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Legally Speaking


Issue: October, 2006
Author: Mary Anne Heyman

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A Wish List for Personal Injury Attorneys: One Plaintiff's Journey

It hadn’t even been a week since my husband Dave left the hospital. Friends and family alike were asking if we were going to sue the truck driver. We were 23 and 26 in 1977. All we really wanted was to get back to normal.

Just shy of 30 years later, my husband, although severely disabled, continues to do well in spite of a stroke suffered as a result of his injuries. As for me, I used my informal training in navigating workers’ compensation, Social Security, individual health insurance, three college educations, investments, estate and retirement planning to prepare me for my Master of Science degree in Financial Planning and present practice in Fort Collins.

Dave and I are still grateful to our personal injury attorney who led us through almost six years of litigation toward a successful settlement in 1982. At the same time, I’ve often wished that he would have done some things differently—and armed us with some tools to lead us through the challenges we would encounter post civil suit.

This article offers my “wish list” for personal injury attorneys. I sincerely hope it validates the work of personal injury practices and encourages personal injury attorneys to “walk a mile in the shoes of the plaintiff.” I truly cannot imagine our life today in the absence of the good professionals who navigated us through the civil suit process.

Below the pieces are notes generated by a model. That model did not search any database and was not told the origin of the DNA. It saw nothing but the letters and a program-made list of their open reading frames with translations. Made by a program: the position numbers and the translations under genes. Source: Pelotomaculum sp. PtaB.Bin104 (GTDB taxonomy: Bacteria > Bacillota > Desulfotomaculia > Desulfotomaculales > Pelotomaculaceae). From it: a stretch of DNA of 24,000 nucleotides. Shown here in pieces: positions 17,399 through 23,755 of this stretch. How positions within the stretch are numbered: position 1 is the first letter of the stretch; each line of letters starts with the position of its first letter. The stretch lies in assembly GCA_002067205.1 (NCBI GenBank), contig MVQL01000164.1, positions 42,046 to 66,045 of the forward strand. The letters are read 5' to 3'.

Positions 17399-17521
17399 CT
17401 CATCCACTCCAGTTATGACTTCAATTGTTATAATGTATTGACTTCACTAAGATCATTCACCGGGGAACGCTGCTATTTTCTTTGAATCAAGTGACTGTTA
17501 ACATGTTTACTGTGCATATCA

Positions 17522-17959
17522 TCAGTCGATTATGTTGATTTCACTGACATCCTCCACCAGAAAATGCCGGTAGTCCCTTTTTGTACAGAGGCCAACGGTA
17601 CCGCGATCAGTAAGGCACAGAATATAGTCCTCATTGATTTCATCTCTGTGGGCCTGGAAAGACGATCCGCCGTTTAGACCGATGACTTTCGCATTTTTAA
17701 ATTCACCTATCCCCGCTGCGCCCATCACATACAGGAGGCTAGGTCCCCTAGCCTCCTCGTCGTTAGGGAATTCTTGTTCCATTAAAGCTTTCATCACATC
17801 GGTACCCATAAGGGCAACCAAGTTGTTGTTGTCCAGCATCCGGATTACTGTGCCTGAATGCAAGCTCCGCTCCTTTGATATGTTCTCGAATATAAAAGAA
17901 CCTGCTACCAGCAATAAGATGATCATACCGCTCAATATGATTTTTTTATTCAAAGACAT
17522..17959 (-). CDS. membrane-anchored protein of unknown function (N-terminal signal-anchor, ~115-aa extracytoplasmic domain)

Getting Ready for Trial

Let’s face it. Lawyer jokes and “ambulance chaser” references get laughs until you need a good personal injury attorney. Our search began and ended with my father asking his corporate attorney and Dave’s tax attorney brother-in-law asking his colleagues for names. Both sources produced the same attorney. Years later, I took this “lesson number one” with me to my own financial planning practice: Referrals are earned through respect for the client, hard work and commitment to solving their problems.

In our first meeting with the attorney he told us the facts:

 Dave was worth more dead than alive.
 There might not be an entity with enough insurance or assets to cover our loss.
 While we had a good case, there was a chance we could lose and we would owe him for his expenses.
 If he took our case, it would seem like he was ignoring us until our court date got closer, but then we would have his undivided attention.
 And finally, based on Dave’s continued health problems, it was best not to file too soon.

I wish he had told us that while money can’t buy happiness, this money, if won, would be needed to replace the income Dave would never be able to earn again.